Lower your CO2 emissions with double deck trailers
- Kingston upon Hull
The American Economist Milton Friedman may have stated in 1970 that the social responsibility of a business is to increase its profits, but nowadays corporate social responsibility influences the decisions of organisations of all sizes.
With consumers increasingly happy to exercise their rights to use other providers if they are not happy with a brand’s values, and tell the world about it, being a good corporate citizen is something all businesses grapple with.
As part of that, the impact a business has on the environment is increasingly in focus. Many will trumpet their savings, reducing their footprints, highlighting their sustainable practices – all to be lauded, but are they driven by a sense of morality, or because it makes good business sense?
Regulations certainly play a part, with businesses making sure they comply with increasingly stringent laws governing emissions and environmental impact to avoid significant financial penalties.
Yet if you were to look at the sustainability programmes of many global businesses, particularly those with a large carbon footprint, you would find that actually, cutting back on emissions and reducing their environmental impact as much as possible also means cutting costs and being more efficient – two major focuses for businesses in the post-global recession world.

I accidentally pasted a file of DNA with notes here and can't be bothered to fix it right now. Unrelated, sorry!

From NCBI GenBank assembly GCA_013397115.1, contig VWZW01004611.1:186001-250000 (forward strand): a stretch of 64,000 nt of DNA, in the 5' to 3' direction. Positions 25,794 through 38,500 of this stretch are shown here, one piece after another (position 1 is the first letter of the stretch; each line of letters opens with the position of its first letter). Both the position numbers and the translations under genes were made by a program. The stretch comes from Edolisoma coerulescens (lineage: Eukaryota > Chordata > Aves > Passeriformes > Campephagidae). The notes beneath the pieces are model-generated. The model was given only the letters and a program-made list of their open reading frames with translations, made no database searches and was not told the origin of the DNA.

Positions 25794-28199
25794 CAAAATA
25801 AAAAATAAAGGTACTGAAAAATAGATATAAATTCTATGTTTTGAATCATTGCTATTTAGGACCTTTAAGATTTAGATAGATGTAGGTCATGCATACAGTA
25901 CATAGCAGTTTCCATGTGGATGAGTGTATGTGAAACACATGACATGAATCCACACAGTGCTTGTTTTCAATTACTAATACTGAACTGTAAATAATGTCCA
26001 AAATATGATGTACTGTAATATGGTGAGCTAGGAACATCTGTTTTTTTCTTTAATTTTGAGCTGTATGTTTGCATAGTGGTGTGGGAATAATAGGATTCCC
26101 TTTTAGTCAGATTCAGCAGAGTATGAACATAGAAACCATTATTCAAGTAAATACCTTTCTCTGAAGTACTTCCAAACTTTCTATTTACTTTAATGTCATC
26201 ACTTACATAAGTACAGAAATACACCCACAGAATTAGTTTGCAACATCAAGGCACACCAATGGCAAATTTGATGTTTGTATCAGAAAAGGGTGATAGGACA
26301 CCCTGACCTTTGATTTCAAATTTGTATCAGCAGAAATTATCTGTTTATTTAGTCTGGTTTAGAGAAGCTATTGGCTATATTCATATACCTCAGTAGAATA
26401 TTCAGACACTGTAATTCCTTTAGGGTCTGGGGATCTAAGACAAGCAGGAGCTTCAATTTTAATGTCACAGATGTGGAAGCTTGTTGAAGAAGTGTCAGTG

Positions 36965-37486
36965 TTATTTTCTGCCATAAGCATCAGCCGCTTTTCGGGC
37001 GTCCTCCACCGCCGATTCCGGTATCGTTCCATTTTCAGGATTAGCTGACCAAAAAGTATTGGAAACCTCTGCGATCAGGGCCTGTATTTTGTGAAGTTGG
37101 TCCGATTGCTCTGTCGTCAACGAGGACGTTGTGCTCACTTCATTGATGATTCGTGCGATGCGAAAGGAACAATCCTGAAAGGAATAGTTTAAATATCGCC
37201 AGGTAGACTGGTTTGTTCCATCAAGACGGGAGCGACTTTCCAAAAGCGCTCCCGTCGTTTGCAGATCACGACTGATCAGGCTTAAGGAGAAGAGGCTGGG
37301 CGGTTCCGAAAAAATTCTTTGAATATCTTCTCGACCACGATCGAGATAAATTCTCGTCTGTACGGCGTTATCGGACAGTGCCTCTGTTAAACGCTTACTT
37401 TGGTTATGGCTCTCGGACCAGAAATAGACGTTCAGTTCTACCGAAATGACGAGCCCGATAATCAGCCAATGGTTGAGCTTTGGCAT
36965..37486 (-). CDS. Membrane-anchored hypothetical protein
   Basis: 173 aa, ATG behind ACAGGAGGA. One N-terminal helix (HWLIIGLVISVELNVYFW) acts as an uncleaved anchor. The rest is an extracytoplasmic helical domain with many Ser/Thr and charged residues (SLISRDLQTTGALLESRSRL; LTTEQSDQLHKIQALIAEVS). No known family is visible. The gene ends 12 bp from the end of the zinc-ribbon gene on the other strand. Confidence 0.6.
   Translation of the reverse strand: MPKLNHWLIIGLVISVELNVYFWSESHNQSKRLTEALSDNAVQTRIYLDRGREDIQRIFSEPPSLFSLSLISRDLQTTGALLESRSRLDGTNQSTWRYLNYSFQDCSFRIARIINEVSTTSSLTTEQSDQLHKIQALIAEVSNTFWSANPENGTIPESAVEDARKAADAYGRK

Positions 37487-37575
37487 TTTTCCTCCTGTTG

Is that the case for all sectors, even logistics? In a word, yes. The logistics and distribution industry is a major contributor to CO2 emissions – in the EU alone, transportation (both freight and transportation) accounts for 20% of all green house gas emissions.
At the same time, falling prices has left an asset heavy sector looking for savings wherever it can find them.
What’s the answer? People, and goods, need to get from A to B – without logistics, the world would simply stop. Even if we all reduced our consumption, no single place produces everything it needs, whether it’s food, clothing or building materials.
Everywhere needs to bring goods and services from elsewhere. The only way to bring down emissions, and drive savings, is to become as efficient as possible. Being able to carry more at once. In ocean freight, that means bigger vessels. On the road, that means double deck trailers.
By being able to load more cargo, double deck trailers can help customers lower CO2 emission by 50%, while bringing costs down by 30%.
That’s money saved on distributions, reduced cost per unit, less spent on trucks (as fewer are required), less on ferries and less on fuel.
Double deck trailers better utilise trailer space – how often have you seen a fully loaded trailer floor, with significant horizontal space available?
They even offer significant groupage options – taking a third of a single deck trailer may cost you X but put that same load into a double deck and suddenly your cargo is only a sixth of the space.
Lowering carbon emissions makes good business sense. By considering all the options, and fully utilising the range of trailer types available, businesses requiring logistics and transport can not only achieve their corporate citizenship goals, but also make significant cost efficiencies in the process.